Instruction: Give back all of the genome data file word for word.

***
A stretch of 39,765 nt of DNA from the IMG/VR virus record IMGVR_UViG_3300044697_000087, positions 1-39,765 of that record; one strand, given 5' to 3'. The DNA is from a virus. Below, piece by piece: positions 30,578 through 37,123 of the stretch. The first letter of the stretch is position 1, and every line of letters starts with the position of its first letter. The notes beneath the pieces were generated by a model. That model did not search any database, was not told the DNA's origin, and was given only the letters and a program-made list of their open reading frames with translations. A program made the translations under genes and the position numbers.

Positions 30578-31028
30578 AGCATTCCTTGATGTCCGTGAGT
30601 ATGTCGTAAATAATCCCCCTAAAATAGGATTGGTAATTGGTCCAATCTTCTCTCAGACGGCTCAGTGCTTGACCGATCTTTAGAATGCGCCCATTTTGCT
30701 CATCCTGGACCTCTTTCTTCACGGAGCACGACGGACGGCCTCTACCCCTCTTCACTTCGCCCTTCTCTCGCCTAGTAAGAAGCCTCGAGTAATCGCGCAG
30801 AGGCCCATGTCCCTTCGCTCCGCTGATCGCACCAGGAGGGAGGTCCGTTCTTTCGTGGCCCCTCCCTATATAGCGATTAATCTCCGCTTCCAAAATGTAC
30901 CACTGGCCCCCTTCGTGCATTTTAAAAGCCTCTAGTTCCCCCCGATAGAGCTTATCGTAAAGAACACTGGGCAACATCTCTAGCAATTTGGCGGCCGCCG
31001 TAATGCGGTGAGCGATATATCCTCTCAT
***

A stretch of 39,765 nt of DNA from the IMG/VR virus record IMGVR_UViG_3300044697_000087, positions 1-39,765 of that record; one strand, given 5' to 3'. The DNA is from a virus. Below, piece by piece: positions 30,578 through 37,123 of the stretch. The first letter of the stretch is position 1, and every line of letters starts with the position of its first letter. The notes beneath the pieces were generated by a model. That model did not search any database, was not told the DNA's origin, and was given only the letters and a program-made list of their open reading frames with translations. A program made the translations under genes and the position numbers.

Positions 30578-31028
30578 AGCATTCCTTGATGTCCGTGAGT
30601 ATGTCGTAAATAATCCCCCTAAAATAGGATTGGTAATTGGTCCAATCTTCTCTCAGACGGCTCAGTGCTTGACCGATCTTTAGAATGCGCCCATTTTGCT
30701 CATCCTGGACCTCTTTCTTCACGGAGCACGACGGACGGCCTCTACCCCTCTTCACTTCGCCCTTCTCTCGCCTAGTAAGAAGCCTCGAGTAATCGCGCAG
30801 AGGCCCATGTCCCTTCGCTCCGCTGATCGCACCAGGAGGGAGGTCCGTTCTTTCGTGGCCCCTCCCTATATAGCGATTAATCTCCGCTTCCAAAATGTAC
30901 CACTGGCCCCCTTCGTGCATTTTAAAAGCCTCTAGTTCCCCCCGATAGAGCTTATCGTAAAGAACACTGGGCAACATCTCTAGCAATTTGGCGGCCGCCG
31001 TAATGCGGTGAGCGATATATCCTCTCAT